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Pain-Free Hands

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I found this article on "Harvard Medical School" [email protected]


Tips for pain-free hands


Many of us take our hands for granted — until pain or loss of function transform even a simple task into a painful ordeal. Arthritis can make it difficult to button a shirt or carry a shopping bag. Carpal tunnel syndrome can interfere with work or hobbies. Hand or finger deformities can make basic self-care routines such as getting dressed or brushing teeth difficult.

Hands are highly visible, so hand pain, swollen joints or finger deformities can cause embarrassment and feelings of helplessness. Problems of the hand range from the mechanical to the neurological. Two leading causes of pain are arthritis and carpal tunnel syndrome, but lupus, gout, cysts, tendonitis, and other injuries can also impair hand function.


Today, nearly one in three adults has arthritis or other chronic joint problems. The key symptoms of arthritis of the hands are stiffness, swelling, pain, and loss of motion and function, making it the leading cause of disability among Americans.

Although there are more than 100 different types of arthritis, the most common by far is osteoarthritis, sometimes called degenerative joint disease. An estimated 21 million Americans, mostly middle-aged and older, have osteoarthritis. In addition to the hands, osteoarthritis typically strikes the knees, hips, feet, and back. Many factors can increase the likelihood of developing osteoarthritis.


Muscle weakness and a history of joint injuries caused by sports or accidents may also make a person more prone to a type of osteoarthritis known as traumatic arthritis. Ordinary, repetitive activities such as typing or playing a musical instrument may worsen arthritis symptoms, but they do not cause osteoarthritis of the hands.


Carpal tunnel syndrome is another cause of hand pain. It affects nearly 2%–3% of all Americans and is more prevalent among women, affecting nearly twice as many women as men. The classic symptoms are pain, weakness, and tingling in the thumb, index finger, middle finger, and half of the ring finger. Often, these symptoms occur at night and awaken you from sleep. Sleeping with the wrists flexed — a common habit — can contribute to the nighttime symptoms.


After you awaken, you may need to shake your hand to restore normal feeling. Some people say their hands feel swollen and useless, even though their hands don’t appear swollen. As the condition progresses, you may start feeling tingling during the day, and the pain may radiate up your arm. It may become difficult to make a tight fist, grasp small objects, or do other things with your hands. In severe, chronic cases, the muscles at the base of the thumb weaken. You may even lose the ability to distinguish between hot and cold by touch. A procedure to ease this nerve disorder is one of the most common surgeries done in the United States, with more than 200,000 procedures performed each year.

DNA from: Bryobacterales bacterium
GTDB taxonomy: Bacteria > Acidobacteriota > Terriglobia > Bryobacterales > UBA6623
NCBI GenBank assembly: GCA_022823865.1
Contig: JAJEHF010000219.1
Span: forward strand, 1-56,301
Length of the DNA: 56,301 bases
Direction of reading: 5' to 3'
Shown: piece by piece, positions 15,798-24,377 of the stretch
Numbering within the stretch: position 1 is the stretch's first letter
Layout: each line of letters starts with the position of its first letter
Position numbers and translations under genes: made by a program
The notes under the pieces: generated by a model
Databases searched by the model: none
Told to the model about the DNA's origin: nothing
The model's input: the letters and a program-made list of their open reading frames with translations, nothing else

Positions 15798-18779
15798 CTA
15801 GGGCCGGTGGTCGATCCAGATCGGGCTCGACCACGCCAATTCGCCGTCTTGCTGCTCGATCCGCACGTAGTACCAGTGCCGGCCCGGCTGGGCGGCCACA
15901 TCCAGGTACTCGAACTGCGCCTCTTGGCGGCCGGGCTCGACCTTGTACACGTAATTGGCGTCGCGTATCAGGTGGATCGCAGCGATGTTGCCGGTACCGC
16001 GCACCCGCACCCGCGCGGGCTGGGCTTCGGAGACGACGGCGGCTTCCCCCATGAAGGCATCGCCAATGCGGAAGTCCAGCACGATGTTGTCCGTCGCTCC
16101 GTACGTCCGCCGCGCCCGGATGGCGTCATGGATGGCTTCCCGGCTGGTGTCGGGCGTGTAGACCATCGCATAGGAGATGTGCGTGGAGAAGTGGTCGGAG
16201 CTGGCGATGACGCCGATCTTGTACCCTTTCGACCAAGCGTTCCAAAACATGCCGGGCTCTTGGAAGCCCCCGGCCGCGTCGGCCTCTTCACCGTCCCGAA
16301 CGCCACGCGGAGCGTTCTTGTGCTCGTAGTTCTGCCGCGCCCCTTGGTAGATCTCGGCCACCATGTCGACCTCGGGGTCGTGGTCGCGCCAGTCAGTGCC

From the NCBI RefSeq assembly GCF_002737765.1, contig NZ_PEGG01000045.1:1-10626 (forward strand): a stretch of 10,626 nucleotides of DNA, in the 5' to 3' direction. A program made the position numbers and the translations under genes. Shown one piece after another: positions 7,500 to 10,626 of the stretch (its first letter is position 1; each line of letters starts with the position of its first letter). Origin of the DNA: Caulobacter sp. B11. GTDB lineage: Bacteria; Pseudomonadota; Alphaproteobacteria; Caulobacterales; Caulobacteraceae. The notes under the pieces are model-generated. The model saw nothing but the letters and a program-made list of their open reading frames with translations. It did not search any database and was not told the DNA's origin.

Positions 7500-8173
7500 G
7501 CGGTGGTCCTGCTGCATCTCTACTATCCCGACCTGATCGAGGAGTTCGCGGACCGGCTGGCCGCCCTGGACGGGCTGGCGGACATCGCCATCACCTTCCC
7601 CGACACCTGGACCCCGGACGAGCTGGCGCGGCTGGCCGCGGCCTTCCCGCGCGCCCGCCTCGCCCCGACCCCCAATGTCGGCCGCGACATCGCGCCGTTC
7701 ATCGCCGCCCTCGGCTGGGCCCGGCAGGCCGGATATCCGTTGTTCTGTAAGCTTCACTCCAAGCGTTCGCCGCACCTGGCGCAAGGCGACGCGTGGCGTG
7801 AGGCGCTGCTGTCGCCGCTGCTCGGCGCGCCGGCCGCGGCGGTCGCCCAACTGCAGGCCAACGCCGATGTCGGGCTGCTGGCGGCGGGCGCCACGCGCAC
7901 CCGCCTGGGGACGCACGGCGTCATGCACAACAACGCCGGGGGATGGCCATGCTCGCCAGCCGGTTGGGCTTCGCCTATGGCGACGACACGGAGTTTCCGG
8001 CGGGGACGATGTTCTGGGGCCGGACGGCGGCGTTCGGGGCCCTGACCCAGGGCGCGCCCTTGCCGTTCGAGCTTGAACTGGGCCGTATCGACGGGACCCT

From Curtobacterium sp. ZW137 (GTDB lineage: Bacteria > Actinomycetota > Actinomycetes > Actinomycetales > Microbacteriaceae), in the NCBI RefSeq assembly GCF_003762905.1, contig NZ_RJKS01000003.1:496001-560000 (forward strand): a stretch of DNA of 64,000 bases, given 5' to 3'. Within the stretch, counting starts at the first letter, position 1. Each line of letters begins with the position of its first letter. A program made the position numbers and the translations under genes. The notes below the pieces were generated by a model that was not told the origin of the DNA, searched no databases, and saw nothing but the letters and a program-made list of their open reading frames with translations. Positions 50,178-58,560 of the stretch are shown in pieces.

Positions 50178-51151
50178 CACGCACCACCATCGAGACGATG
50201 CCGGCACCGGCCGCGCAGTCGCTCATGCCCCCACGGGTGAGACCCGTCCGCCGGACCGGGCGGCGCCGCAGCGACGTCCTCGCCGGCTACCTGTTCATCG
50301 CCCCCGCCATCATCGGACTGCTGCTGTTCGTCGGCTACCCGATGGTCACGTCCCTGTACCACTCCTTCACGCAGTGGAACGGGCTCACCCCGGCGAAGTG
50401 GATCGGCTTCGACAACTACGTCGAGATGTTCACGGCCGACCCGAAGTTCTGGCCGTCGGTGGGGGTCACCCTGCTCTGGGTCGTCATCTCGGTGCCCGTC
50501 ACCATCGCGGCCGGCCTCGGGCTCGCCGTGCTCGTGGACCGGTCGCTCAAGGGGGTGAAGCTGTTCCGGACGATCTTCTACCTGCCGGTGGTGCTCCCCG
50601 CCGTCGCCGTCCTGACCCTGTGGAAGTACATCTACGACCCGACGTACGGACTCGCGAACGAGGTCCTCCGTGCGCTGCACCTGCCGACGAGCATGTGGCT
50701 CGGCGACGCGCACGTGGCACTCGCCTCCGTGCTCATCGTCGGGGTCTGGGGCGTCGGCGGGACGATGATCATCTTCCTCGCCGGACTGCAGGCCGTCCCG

Tips for pain-free hands at work


It’s a good idea to have an ergonomic evaluation of your workspace to avoid repetitive strain injuries. If that’s not possible, the following tips may help:

  • Keep your wrists in a neutral position, not flexed downward or extended upward, when using your computer. To check, place your wrist, palm facing down, on a flat, hard surface. Put a Band-Aid lengthwise over the top of your wrist, and then move to your keyboard and type. If the Band-Aid stretches or goes slack, your wrists aren’t in a neutral position.
  • Get up from your desk and stretch at least once every hour. In between, take shorter breaks to rest your hands, palms up, on your lap or on a wrist rest. You can install software on your computer that reminds you to take micropauses or rest breaks and restricts your daily time on the computer.
  • Be skeptical about new keyboard configurations (such as split keyboards) or mouse designs claiming to be ergonomic. It will take many years of study to learn whether such changes translate into fewer work-related upper-extremity musculoskeletal disorders.

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Yeah!! What Kelly said!! This may sound off the wall.. And you would expect anything else? Lol


But years and years ago I had sever had pain.. Bad.. I use the PC a lot every day and do a lot of CADD... And the pain was just terrible.. I changed to an ergonomic keyboard (microsoft natural with the angled keys which I still use today) and an urgonomic mouse, and urgonomic chair.. Urgonomic damn near everything.. And nothing helped...


I tried otc anti inflamitories.. And hand creams... Capstasian P... Made from hot peppers... WARNING.. Don't ever rub your face or eye after using that!! Lol


No relief.. So I was dong some research and came across something somewhere that mentioned anti-persperants.. And the amount of Alluminum and Magmesium that was in them and their link to Altzhimers and hand pain,, and were slopping this stuff under the most sensative part of our body..


So I went out and bought some antibacterial deoderant.. And threw all my anti-persperant away.. Two weeks later my hand pain was gone!! Completely.. 10+ years and never came back... Told a friend who had simular problems.. He changed and 2 weeks later his hand pain went away!!


Call me wackey..... Ya know ya want to! Lol. But it worked...

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